I developed meaningful relationships with the people standing in queue with me. The two men standing ahead of me were travel agents from Berkeley, California. They bought two very expensive tickets from a scalper on Friday but they turned out to be fake tickets! The elegantly dressed lady on the other side of me was from Greenwich, Connecticut. There was a bedraggled, very sad-looking homeless man with dull eyes who shuffled up and down the line asking for spare change. A few people gave some token change, but then one of the Berkeley men had an inspired moment. He gave the homeless man a five-dollar bill and said: “You see that coffee cart down the block? Buy me a cup of coffee (this is before the Starbucks latte days) and I’ll give you another five when you return.”
Then of course I said: “Here’s another five, but make sure mine has cream and sugar.” The next thing you know, he had more orders than he could carry in one trip. Note: suddenly everyone had spare change :-(
When this man returned with our coffees he had a lilt in his voice and a sparkle in his eyes. “Now who had the cream and sugar?” People truly want to be productive.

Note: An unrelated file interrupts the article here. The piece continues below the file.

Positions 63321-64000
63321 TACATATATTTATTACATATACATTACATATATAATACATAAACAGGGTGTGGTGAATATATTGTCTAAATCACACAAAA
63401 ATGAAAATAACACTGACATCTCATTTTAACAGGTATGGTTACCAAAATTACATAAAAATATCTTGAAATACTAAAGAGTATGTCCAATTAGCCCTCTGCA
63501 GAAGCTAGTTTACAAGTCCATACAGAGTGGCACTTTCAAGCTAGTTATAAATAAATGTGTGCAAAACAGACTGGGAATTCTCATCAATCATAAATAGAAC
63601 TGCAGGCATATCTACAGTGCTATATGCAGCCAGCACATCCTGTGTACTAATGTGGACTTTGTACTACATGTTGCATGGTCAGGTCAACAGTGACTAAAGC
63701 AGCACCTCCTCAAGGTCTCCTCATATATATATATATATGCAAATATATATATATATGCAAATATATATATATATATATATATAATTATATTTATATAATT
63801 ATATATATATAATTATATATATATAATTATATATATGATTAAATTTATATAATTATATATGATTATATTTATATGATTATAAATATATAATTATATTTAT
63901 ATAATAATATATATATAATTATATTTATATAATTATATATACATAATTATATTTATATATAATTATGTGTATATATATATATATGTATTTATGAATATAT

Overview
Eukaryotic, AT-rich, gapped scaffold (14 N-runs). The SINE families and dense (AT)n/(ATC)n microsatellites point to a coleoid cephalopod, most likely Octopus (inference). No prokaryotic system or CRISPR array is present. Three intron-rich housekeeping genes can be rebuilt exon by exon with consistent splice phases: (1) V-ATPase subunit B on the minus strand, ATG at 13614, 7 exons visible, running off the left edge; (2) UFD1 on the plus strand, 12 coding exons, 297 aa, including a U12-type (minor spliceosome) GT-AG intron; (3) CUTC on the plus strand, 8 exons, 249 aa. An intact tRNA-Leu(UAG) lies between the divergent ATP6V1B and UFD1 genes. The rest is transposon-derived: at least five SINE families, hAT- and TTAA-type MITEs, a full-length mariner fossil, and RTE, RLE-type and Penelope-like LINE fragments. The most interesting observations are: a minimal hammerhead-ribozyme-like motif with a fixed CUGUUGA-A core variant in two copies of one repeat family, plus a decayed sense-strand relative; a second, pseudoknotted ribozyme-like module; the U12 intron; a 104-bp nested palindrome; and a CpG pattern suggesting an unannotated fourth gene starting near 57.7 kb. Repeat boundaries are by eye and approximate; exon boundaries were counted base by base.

My sister-in-law still talks about the fact that I decided to take the 6 a.m. train the following morning. “You’re not really going out in that weather again are you?”
“But it’s Matisse! And it’s the biggest show ever!” I never considered not going. The Berkeley travel agents told me they were going to go a third day. Getting up that extra hour earlier made all the difference in the world. It was super-duper cold during the first hour but I got in within an hour or so from the museum’s opening. The show was worth every minute of standing in line. As for the homeless man, he paraded up and down the line all morning taking coffee orders and I didn’t see those dull eyes again.
The exhibit was spectacular. There were 400 works of Henri Matisses's works, displayed on three floors of MOMA, beginning with his early works as an art student, through his “fauvism” period,
I didn't know much about Matisse when I walked into the exhibit, but I felt privileged for the glimpse into his wondrous and rich mind. I would do these two days all over again if I had another opportunity.
Copies of the book published for this exhibit are still available on the used market.